Q: Your published works represent a range of genres, from nonfiction (DRESSING THIN) to fantasy (THE FOREVER KING trilogy, WORLD WITHOUT END) to spy novels such as the Amelia Pierce books written under the pseudonym Dev Stryker. What are you working on these days?
A: I have a book with my long-time editor at Tor titled THE PAGAN TRAILER PARK, about a 50-year-old writer who, in an attempt to survive a divorce and the death of her only child, allows the main character in the book she’s writing to take over her life, with some surprising results.
I’ve also written something entirely new, a paranormal YA novel I originally titled WONDERLAND, but which my (new) editor (Alexandra Penfold of Paula Wiseman Books, a division of Simon & Schuster) and I renamed LEGACY. It’s about a bright, articulate 16-year-old girl who finds herself in a town filled with witches who have all sorts of special abilities that both help and hinder her as she seeks to unravel the mystery of her mother’s suicide.
I use the term “YA” like I know what I’m talking about, but actually, I didn’t write LEGACY as anything except a story with a young narrator. The whole YA genre is weird and new to me. Different editors, different agents. I’ve written outlines for two sequels. I figure that after they’re completed, I’ll know whether or not I want to stay on this track.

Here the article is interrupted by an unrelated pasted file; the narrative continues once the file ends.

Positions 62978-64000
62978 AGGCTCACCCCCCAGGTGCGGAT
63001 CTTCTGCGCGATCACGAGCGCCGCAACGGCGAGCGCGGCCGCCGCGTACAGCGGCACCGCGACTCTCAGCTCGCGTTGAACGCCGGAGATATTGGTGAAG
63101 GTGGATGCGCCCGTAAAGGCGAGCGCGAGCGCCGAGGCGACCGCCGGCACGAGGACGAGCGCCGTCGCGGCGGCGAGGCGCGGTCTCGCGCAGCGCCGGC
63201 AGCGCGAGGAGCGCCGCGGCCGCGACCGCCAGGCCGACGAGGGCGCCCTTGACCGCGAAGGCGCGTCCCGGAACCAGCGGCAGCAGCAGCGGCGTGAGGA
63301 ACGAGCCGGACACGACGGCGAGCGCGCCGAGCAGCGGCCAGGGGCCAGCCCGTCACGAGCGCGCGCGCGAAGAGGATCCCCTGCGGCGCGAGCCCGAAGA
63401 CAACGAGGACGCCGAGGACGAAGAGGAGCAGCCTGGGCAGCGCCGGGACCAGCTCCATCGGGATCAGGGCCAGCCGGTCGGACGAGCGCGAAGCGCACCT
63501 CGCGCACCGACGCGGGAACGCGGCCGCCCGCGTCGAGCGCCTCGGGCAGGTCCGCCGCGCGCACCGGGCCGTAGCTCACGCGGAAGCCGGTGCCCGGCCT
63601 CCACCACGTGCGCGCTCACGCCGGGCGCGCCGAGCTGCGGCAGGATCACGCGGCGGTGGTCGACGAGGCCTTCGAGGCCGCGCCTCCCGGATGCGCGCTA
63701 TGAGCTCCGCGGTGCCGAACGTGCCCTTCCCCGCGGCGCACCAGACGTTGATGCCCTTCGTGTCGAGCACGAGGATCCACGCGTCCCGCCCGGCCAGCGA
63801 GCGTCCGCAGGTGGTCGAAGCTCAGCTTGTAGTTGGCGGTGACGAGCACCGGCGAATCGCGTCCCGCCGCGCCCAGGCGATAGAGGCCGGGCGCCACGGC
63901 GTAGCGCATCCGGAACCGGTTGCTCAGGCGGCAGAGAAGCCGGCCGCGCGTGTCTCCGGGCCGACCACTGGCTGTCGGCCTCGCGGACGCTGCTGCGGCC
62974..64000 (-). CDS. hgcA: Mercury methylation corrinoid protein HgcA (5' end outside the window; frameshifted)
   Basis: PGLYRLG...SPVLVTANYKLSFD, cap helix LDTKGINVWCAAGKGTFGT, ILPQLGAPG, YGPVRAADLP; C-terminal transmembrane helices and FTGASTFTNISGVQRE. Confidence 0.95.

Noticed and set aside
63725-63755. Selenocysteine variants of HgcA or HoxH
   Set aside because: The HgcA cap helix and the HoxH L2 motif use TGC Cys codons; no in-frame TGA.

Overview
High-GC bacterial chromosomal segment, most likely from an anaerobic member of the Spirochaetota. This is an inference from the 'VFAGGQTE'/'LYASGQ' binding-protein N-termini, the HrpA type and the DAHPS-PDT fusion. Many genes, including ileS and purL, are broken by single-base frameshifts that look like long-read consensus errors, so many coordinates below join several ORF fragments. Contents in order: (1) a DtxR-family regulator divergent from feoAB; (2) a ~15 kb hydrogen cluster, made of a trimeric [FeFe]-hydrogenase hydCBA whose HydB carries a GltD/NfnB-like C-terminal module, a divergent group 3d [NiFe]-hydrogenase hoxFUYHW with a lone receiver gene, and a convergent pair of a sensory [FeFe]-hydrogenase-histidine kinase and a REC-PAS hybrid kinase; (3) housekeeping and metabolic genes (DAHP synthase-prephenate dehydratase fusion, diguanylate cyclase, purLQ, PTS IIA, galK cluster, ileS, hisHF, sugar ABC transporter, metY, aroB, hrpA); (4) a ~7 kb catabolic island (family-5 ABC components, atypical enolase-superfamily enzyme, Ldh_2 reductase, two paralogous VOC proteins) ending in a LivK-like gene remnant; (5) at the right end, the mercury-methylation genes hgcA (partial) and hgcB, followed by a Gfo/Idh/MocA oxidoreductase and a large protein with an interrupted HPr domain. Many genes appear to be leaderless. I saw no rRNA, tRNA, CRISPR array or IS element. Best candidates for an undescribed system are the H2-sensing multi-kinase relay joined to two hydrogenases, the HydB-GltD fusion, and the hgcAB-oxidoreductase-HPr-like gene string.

As for the future, I’ve been working for some time – years, really, there’s so much research involved – on a novel based on the life of my Japanese grandfather. Every event in his life was shaped by women: his Samurai mother and grandmother, his affair with an Australian free-thinker, his first marriage, arranged by his parents and doomed to misery, the daughter that his mother gave away to a geisha house, his beautiful, aristocratic second wife who dies tragically, his housekeeper, who keeps his large family alive through WWII by using her wit and peasant resources, and his daughters, who have all sorts of adventures of their own. Lots of material there.
And as for the past: Some of you may know that I took rather a long hiatus from writing. I don’t know why. Instead of writing, I traveled, ruminated, wrote a lot of notes for projects I didn’t begin, felt bad about getting divorced, cooked, moved around a lot… wasted time.
I regret it. I can’t get that time back. But then, maybe I needed to take the time, too. I don’t know anything anymore, except that I missed writing. It kept me – I don’t want to say sane – connected. Connected to something beyond myself. I’m not religious. It wasn’t God. But it was something that I needed, and need every day.
So I’m writing again. Starting over, sort of. But don’t we all, always, with every book, start over from the beginning? That’s the nature of art, I think, and artists: Constantly reinventing the world and ourselves through this lonely, terrifying, fascinating journey of the mind. Our books are the notes we take. Sometimes people want to read them, to share our journey.
That is the whole point.